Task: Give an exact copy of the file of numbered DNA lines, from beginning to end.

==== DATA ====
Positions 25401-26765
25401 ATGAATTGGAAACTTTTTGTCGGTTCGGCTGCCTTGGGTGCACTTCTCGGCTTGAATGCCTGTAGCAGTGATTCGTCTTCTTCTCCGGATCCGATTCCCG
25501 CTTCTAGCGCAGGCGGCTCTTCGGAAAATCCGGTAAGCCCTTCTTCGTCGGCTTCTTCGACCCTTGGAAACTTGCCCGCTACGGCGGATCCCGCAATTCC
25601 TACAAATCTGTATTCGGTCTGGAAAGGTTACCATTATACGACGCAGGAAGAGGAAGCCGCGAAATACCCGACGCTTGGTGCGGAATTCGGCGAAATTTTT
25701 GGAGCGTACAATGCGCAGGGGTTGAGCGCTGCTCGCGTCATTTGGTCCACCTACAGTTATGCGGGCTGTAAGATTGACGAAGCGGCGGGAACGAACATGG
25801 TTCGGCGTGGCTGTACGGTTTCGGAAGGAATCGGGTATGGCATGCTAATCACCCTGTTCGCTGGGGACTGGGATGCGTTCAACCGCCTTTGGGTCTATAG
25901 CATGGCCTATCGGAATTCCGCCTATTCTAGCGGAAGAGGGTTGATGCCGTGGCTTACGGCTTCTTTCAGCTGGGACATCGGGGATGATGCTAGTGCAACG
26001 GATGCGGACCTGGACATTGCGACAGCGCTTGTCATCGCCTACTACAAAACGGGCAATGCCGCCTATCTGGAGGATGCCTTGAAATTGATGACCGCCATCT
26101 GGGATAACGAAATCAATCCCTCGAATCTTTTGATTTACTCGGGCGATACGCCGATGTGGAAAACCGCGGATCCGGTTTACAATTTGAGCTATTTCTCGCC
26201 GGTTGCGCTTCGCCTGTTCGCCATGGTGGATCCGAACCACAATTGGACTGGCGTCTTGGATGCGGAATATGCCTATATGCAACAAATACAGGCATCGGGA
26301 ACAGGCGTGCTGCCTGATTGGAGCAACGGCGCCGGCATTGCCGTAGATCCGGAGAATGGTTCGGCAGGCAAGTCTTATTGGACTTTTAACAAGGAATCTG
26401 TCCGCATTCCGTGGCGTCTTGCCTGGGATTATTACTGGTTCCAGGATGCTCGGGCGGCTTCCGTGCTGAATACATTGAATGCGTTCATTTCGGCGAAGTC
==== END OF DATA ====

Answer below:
Positions 25401-26765
25401 ATGAATTGGAAACTTTTTGTCGGTTCGGCTGCCTTGGGTGCACTTCTCGGCTTGAATGCCTGTAGCAGTGATTCGTCTTCTTCTCCGGATCCGATTCCCG
25501 CTTCTAGCGCAGGCGGCTCTTCGGAAAATCCGGTAAGCCCTTCTTCGTCGGCTTCTTCGACCCTTGGAAACTTGCCCGCTACGGCGGATCCCGCAATTCC
25601 TACAAATCTGTATTCGGTCTGGAAAGGTTACCATTATACGACGCAGGAAGAGGAAGCCGCGAAATACCCGACGCTTGGTGCGGAATTCGGCGAAATTTTT
25701 GGAGCGTACAATGCGCAGGGGTTGAGCGCTGCTCGCGTCATTTGGTCCACCTACAGTTATGCGGGCTGTAAGATTGACGAAGCGGCGGGAACGAACATGG
25801 TTCGGCGTGGCTGTACGGTTTCGGAAGGAATCGGGTATGGCATGCTAATCACCCTGTTCGCTGGGGACTGGGATGCGTTCAACCGCCTTTGGGTCTATAG
25901 CATGGCCTATCGGAATTCCGCCTATTCTAGCGGAAGAGGGTTGATGCCGTGGCTTACGGCTTCTTTCAGCTGGGACATCGGGGATGATGCTAGTGCAACG
26001 GATGCGGACCTGGACATTGCGACAGCGCTTGTCATCGCCTACTACAAAACGGGCAATGCCGCCTATCTGGAGGATGCCTTGAAATTGATGACCGCCATCT
26101 GGGATAACGAAATCAATCCCTCGAATCTTTTGATTTACTCGGGCGATACGCCGATGTGGAAAACCGCGGATCCGGTTTACAATTTGAGCTATTTCTCGCC
26201 GGTTGCGCTTCGCCTGTTCGCCATGGTGGATCCGAACCACAATTGGACTGGCGTCTTGGATGCGGAATATGCCTATATGCAACAAATACAGGCATCGGGA
26301 ACAGGCGTGCTGCCTGATTGGAGCAACGGCGCCGGCATTGCCGTAGATCCGGAGAATGGTTCGGCAGGCAAGTCTTATTGGACTTTTAACAAGGAATCTG
26401 TCCGCATTCCGTGGCGTCTTGCCTGGGATTATTACTGGTTCCAGGATGCTCGGGCGGCTTCCGTGCTGAATACATTGAATGCGTTCATTTCGGCGAAGTC